In 2003, I fell behind on my student loan and some credit card payments. I came to accept the fact that I was going to die with my debts. Who cares about my credit score? I'll never be able to buy a house anyways.


5. The Upward Turn (2007)
(Earlier this month, FruGal was very kind enough to highlight me in her “Five Minutes With” series. The following is from the interview.) My lightbulb moment came when I got rejected for an American Express Clear Card.

I was desperate to transfer some of my high-interest credit card balance to a 0% interest card. American Express instantly rejected me for: 1) serious delinquent payment history and 2.) excessive debt-to-credit ratio.

I’d never been rejected for a credit card so this was a horrible slap in the face. I knew I needed to do something. But what? How?


6. Reconstruction and Working Through (2007-present)
After the rejection, I tallied up my debt payments and I discovered, to my horror, that my monthly expenses were $500 over my monthly income. I had no choice but to: (a) increase my income by taking a second job and/or (b) reduce my debt.

My second job as a telemarketer for a cheesy timeshare didn’t last for a month. So I chose option (b).

In 2007, I liquidated most of my employee stock option account, my savings and my Roth IRA to pay down $17,000 of my credit card debt immediately. I also stopped contributing to my 401k (i.e., tax-deferred, employer sponsored retirement account) for 7 months to increase my cash flow. At the time, liquidating my assets was the hardest and scariest thing I’d ever done.

I was also ruing the lost opportunity of not contributing to my 401k, but as they say, things happen for a reason. This was the smartest move I ever made since I'd stopped contributing during the height of the stock market bubble and paid down my debts instead.

Anyhow, during this time, I did the next scariest thing – I created a budget for the first time in my life.


7. Acceptance and Hope (2008) [My Current Stage!!]
Up until mid-2008, I was still pretty depressed since I was upside-down on my debt and I didn't think I could pay off my debt ever.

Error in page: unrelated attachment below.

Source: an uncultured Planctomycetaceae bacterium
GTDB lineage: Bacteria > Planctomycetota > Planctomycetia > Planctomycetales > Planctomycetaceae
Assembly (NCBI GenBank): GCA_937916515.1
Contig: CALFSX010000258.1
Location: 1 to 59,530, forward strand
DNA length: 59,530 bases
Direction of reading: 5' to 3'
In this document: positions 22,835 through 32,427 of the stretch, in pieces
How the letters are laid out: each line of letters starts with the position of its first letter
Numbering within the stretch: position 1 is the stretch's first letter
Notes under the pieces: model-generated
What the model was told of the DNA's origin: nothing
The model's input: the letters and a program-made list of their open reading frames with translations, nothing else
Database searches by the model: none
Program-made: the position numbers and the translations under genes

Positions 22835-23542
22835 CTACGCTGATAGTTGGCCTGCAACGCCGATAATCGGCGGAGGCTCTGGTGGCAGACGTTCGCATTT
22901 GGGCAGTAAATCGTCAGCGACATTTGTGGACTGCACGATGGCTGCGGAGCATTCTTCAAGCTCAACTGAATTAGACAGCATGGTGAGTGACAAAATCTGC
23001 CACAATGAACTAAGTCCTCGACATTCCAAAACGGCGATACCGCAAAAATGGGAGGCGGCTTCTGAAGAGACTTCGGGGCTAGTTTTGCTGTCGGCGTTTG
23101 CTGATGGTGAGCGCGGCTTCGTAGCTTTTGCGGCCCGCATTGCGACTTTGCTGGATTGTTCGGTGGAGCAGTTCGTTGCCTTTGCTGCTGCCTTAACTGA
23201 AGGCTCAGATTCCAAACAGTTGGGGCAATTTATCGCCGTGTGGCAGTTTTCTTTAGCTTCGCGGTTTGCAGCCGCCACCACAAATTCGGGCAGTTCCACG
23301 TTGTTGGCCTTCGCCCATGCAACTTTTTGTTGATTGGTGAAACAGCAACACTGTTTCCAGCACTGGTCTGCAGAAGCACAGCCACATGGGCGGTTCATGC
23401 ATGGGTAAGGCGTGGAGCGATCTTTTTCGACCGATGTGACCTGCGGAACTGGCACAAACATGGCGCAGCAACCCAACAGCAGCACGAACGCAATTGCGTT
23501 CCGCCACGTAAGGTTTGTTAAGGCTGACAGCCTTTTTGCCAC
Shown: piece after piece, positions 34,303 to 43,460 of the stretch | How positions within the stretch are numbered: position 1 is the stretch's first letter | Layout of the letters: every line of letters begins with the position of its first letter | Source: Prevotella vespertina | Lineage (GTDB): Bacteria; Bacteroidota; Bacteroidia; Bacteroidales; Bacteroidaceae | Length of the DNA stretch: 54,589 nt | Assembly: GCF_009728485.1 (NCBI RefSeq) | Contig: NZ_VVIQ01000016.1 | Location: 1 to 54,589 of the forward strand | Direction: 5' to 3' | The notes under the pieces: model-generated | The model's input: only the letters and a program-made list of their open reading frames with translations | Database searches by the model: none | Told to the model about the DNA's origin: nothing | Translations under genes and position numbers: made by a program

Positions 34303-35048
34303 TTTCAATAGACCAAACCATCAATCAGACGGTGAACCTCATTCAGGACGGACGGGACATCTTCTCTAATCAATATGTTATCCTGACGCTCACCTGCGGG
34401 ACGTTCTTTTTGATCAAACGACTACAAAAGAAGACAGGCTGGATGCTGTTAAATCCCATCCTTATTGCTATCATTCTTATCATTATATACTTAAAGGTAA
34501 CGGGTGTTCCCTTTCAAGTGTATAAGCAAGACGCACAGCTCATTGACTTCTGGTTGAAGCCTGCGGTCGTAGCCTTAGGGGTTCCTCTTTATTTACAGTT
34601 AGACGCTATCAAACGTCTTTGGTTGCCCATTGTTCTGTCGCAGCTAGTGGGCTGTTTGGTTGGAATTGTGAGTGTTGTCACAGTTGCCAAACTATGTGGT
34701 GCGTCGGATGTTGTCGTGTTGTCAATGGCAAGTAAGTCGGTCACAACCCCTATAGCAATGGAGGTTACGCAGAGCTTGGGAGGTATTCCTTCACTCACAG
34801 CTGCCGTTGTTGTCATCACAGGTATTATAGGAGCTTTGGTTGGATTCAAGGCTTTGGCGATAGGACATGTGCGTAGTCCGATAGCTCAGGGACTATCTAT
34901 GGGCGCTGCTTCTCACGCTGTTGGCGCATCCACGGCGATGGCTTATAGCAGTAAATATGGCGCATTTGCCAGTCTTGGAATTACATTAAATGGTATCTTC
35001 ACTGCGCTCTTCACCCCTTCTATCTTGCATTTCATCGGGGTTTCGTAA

But when I plugged the numbers in a debt reduction calculator and into my spreadsheet, I discovered that I could pay off my entire debt in 6 years and 5 months. I thought, "That’s totally do-able AND I’ll still be in my early 40s when that happens!" A ray of light.



Well… the rest is documented in my blog that I started in August 2008 with the encouragement of Sallie's Niece.

I still have a long journey ahead of me and my blog is helping me be honest and accountable. I am grateful for all the tips, support, encouragement, and yes, criticism, the PF blogging community has given me in 2008.

Thank you all and have a blessed 2009! Go PF Bloggers!

21 comments:

jpkittie said...

Good for you! We are all here for you!!! I love the blogging world... It really has helped me a ton! You will get there - a little of 6 years is not that long...

Cheers to 09!!!

DogAteMyFinances said...

Fantastic post!!! Funny thing is all those investments from 2007 would be cut in half... Amazing in retrospect.

Sallie's Niece said...

PF blogging has helped me as well. Reading your post I kept thinking (that could have been me in a few years!) but pulling your head out of the sand is the first step no matter when you do it. Happy New Year!

Moving on up! said...

Wow! I think I went through many of the same stages as you (in the same years). It kinda made me smile. Wish we would have known each other before! We could've saved each other a lot of grief.

Sharon Rose said...

Hi there-what a post!!! You have really turned yourself and your mindset around and you will get that debt down and eventually gone, I know it! its when we reach the lightbulb moment that things really hit home, you've passed this stage, so the only way is up!! Hurrah for you, keep up the good work in 2009!